Please note: this post was written quite some time ago, before the Typo upgrade, among other things, and while I’m going to re-read and fix it up I might have something out of sync, sorry.
Following some of the older changes to the feeds, removing RSS feeds and replacing all of them with Atom feeds, I started looking at the behaviour of news reader to make sure they do work as expected. This made me notice quite a few behaviours that I really wonder about.
First of all, most newsreaders seems to properly implement the HTTP/1.1 protocol rules that allow for 304 responses (Not Modified) to avoid re-fetching the whole feed if there has been no changes, this is very good because it saves bandwidth on both sides, on the other hand, none seems to record the 301 (Moved Permanently) replies, which causes the server to receive requests on the old URLs after a move still (and since I had a migration from an old Typo to a new one, I have lots of rewriting of URLs). Crawlers and aggregators like Google’s or Yahoo’s also fail at recording that.
While 302 is a temporary move that should not recorded, one could argue that a permanent move would be saved, at least in an application that has a collection of URLs like a feed reader. Now of course it’s also true that if you could hijack the DNS of a domain, and send a moved permanently to a different server, it would be quite nasty, but is something I think that should be looked into.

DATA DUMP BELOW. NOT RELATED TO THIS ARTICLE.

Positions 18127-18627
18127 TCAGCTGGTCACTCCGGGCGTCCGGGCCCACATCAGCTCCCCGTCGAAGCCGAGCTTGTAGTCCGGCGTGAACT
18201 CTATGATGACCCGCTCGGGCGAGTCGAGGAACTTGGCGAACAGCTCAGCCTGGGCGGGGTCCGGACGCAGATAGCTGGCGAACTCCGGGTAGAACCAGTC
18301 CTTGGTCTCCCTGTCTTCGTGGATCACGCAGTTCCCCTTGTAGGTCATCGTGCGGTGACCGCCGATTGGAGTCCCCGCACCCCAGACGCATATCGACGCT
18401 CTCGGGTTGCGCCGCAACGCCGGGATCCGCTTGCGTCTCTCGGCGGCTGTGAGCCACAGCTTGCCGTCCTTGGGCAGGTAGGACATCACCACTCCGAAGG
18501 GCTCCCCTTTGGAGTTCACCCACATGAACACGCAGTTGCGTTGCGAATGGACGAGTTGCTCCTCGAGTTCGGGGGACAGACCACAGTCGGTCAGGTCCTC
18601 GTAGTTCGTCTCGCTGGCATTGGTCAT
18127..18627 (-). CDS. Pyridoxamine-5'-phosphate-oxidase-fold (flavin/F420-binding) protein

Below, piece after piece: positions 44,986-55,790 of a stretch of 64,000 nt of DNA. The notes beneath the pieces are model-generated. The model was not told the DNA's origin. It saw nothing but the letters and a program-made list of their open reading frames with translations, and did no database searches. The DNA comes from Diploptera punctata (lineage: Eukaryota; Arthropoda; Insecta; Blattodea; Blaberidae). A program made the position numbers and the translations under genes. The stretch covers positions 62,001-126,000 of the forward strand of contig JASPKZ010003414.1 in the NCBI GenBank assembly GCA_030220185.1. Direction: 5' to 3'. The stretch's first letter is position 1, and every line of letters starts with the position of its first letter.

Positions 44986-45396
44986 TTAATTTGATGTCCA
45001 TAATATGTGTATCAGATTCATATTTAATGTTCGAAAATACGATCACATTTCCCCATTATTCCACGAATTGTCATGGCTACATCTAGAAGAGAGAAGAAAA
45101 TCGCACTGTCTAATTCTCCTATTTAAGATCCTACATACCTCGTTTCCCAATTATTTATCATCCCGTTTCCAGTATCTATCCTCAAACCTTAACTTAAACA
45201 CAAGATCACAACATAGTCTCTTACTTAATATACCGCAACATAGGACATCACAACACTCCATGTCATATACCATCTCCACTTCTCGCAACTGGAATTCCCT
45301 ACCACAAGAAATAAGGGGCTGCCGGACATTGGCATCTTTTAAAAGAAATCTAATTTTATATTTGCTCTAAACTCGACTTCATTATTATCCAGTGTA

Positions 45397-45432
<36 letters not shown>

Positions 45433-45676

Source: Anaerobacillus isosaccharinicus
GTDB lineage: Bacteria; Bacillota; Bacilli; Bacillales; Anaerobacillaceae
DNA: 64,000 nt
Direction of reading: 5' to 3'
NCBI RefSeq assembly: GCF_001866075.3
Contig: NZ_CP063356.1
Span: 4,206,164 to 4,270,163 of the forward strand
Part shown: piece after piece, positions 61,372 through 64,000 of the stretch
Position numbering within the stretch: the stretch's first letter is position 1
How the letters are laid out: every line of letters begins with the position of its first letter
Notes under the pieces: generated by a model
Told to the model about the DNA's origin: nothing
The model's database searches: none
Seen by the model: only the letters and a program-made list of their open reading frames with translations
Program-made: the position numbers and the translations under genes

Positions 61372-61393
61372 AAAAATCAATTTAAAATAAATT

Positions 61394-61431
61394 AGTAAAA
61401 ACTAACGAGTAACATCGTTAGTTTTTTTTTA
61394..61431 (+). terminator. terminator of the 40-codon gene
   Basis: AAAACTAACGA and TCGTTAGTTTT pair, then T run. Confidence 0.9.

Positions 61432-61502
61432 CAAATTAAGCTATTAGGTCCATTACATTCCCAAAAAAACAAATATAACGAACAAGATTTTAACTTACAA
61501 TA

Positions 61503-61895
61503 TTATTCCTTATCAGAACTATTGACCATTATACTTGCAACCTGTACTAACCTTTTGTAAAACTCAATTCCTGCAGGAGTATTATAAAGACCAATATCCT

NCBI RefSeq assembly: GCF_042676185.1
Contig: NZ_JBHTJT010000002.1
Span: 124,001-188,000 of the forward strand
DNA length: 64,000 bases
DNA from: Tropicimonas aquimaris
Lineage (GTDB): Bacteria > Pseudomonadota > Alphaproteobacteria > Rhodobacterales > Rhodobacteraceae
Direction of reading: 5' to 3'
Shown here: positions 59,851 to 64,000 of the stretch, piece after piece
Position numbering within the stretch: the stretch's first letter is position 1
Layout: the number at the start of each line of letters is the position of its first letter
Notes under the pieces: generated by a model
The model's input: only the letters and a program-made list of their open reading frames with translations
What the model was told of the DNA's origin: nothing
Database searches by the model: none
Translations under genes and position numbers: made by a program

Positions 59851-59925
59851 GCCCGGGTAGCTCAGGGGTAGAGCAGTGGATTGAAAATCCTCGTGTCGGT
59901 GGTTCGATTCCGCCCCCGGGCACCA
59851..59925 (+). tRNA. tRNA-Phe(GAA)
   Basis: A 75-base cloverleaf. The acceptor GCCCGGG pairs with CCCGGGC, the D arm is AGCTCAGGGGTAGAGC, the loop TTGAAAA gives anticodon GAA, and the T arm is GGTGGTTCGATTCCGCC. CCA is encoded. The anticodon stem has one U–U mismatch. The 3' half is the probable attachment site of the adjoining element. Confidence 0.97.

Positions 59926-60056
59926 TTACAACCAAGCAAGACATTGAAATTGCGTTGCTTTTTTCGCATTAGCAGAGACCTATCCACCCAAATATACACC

But one thing that I find disturbing is that there are some feed readers that don’t implement HTTP/1.1 features, like for instance newsbeuter (which actually is caused by the librss library they are using, I already asked about this to the author) that instead of using the
If-None-Match headers, runs a
HEAD request for the feed repeatedly, and a
GET when something has changed indeed. It’s not like I have a problem with that, since anyway a
HEAD request is still better than having a
GET repeated over and over and over. Which is what some service seems to be doing. Especially some “enterprise” services that seems to re-sell search services on a per-keyword basis.
In general, I’m now considering finding a way to check whether I can identify the “rogue” agents who request the feeds without conditional gets, and see if I can contact their technical support to get the thing fixed, but sure it’s tremendous to see that nowadays there are still people writing “enterprise” crawlers who don’t know HTTP/1.1 provides feature to avoid wasting others’ bandwidth! If you’re using some free feed reader and you don’t know how it behave, you can try to check with wireshark which kind of requests it does, and in case you might want to tell upstream about these features.
Remember that it doesn’t just save my bandwidth, it also saves yours, and the whole Internet’s. It’s also why the feeds are much more useful than webpages when you just want to read an article, if it’s in the feed that is. And don’t think it’s very small, my articles feed always slightly under 200KB of data, in Atom.